British luxury department store chain Selfridges is being sold to a Thai retailer and an Austrian property firm.
The deal for the majority of Selfridges Group is worth around £4bn ($5.4bn), the BBC understands.
Founded in 1908 by US retail magnate Harry Gordon Selfridge, the company is best known for its flagship department store on London’s Oxford Street.
The Canadian wing of the billionaire Weston family bought Selfridges for nearly £600m in 2003.
“It is a privilege to be acquiring Selfridges Group, including the flagship Oxford Street store, which has been at the centre of London’s most famous shopping street for over 100 years,” Central Group’s chief executive Tos Chirathivat said in a statement.
It was revealed earlier this month that Central Group was close to agreeing on a deal to take over Selfridges.
Selfridges Group employs around 10,000 people and owns 25 stores worldwide, including in major cities in England, Ireland, the Netherlands and Canada.
Signa and Central will take over 18 of the 25 stores. Selfridges Group’s seven Holt Renfrew department stores in Canada were not part of the deal and will remain in the ownership of the Weston family.
Selfridges’ new owners said they plan to build on the existing brand to develop luxury online stores as well as improve its physical sites.
“Together we will work with the world’s leading architects to sensitively reimagine the stores in each location, transforming these iconic destinations into sustainable, energy-efficient, modern spaces, whilst staying true to their architectural and cultural heritage,” Signa’s chairman Dieter Berninghaus said.
Selfridges is known for its bright yellow cardboard bags and its flagship store on London’s Oxford Street is a magnet for shoppers and tourists alike.
Home to luxury brands, a visit is just as much about the experience and beautiful displays as what it is selling.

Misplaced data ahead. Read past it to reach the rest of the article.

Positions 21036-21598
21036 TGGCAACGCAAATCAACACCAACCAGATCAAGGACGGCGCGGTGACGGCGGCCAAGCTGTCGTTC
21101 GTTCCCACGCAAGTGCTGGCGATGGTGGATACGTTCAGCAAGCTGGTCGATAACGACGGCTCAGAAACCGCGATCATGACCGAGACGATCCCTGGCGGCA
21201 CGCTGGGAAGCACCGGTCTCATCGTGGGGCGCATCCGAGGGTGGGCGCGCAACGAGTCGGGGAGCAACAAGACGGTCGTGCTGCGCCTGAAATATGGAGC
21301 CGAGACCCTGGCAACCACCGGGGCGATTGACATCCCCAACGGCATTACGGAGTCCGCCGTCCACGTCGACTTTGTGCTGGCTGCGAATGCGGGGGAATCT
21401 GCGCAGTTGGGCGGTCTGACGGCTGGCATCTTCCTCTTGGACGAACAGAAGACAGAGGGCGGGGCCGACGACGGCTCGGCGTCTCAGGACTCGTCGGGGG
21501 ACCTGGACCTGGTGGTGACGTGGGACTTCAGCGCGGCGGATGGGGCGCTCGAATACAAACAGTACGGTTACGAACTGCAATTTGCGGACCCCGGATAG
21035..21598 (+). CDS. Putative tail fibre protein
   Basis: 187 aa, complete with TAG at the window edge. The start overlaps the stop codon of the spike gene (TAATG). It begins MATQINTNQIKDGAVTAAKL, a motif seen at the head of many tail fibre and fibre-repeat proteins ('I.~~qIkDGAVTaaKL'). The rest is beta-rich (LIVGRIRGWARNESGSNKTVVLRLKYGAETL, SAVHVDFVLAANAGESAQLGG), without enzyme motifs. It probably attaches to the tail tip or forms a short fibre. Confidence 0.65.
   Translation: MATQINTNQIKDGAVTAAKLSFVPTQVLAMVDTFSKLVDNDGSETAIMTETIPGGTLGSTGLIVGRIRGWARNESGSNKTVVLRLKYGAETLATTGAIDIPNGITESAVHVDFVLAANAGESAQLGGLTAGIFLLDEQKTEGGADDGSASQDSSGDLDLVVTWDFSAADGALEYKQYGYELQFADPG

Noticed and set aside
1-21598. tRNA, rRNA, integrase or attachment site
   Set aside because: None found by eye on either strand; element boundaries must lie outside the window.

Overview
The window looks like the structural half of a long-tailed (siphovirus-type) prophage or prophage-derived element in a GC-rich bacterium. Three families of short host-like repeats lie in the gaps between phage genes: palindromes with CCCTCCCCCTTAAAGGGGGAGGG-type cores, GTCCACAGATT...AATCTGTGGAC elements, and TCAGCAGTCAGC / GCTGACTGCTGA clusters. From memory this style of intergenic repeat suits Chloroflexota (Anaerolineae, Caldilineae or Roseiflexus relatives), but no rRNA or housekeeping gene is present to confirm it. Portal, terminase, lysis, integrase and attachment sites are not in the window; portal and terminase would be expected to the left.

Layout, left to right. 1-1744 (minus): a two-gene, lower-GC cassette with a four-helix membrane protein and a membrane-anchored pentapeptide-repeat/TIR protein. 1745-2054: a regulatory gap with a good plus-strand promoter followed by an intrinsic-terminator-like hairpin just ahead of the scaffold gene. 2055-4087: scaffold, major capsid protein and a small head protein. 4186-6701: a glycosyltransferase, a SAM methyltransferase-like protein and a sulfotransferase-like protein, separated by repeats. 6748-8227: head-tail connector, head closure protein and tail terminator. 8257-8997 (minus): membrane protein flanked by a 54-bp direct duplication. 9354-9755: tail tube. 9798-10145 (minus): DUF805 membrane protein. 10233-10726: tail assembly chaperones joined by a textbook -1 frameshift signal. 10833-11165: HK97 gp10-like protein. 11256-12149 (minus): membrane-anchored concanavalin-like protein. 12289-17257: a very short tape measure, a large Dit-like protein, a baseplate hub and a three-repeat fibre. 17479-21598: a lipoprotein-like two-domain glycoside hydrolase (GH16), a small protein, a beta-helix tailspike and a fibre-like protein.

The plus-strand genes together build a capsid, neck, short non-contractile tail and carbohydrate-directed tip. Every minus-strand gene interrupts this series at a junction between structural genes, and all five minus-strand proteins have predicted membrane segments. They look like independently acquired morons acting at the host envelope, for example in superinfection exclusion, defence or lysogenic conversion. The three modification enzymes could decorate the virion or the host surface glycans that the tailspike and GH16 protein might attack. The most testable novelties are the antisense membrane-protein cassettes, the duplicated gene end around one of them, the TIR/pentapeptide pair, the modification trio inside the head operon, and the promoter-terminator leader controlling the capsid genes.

It even inspired a TV series about the American founder Harry Selfridge, who decided to build the “biggest and finest” department store in the world in 1908.
Now that “big, fine brand” and its buildings have brought its owners, the Weston family, a £4bn Christmas present.
Chief Executive of rival Fenwick, John Edgar, a former chief financial officer at the Selfridges Group, described it as a “great price for a fantastic business”
Analysts say that despite the well-publicised woes of retail through the pandemic, this sale shows that the Selfridges brand is unique. And it also underlines just how popular UK property still remains with international investors.
The Weston family – which also owns Fortnum & Mason and has majority control of Primark owner ABF – launched the sales process in June, a few months after the death of W Galen Weston, who oversaw the move to take the department store.
Alannah Weston, chair of Selfridges Group and daughter of Galen Weston, said the move is testament to her “father’s vision for an iconic group of beautiful, truly experiential, department stores”.
“Creative thinking has been at the heart of everything we did together for nearly twenty years and sustainability is deeply embedded in the business,” she added.
Central, which is owned by the billionaire Chirathivat family, is involved in a wide range of businesses including real estate, retail, hospitality and restaurants.
The Bangkok-based firm opened its first department store in 1956 and has grown to become Thailand’s biggest owner of shopping malls.
It also has an e-commerce joint venture with China’s JD.com and a stake in south-east Asian ride-hailing and delivery giant Grab.
Vienna-based Signa Group was founded by entrepreneur René Benko in 2000 and has become Austria’s largest privately owned real estate company.
The two firms already jointly own major department stores across Europe.
The Central-Signa 50/50 bid reportedly beat rival offers from the Qatar Investment Authority, which owns Harrods, and Lane Crawford, a Hong Kong-based department store chain.
Before the impact of the pandemic, Selfridges had doubled its profits and reported sales growth of more than 80% since being taken over by the Westons.
The family has received more than £580m in dividends from the business over the past decade but also injected investment into improving the store’s experience, with new concepts including an indoor skate park at its London store.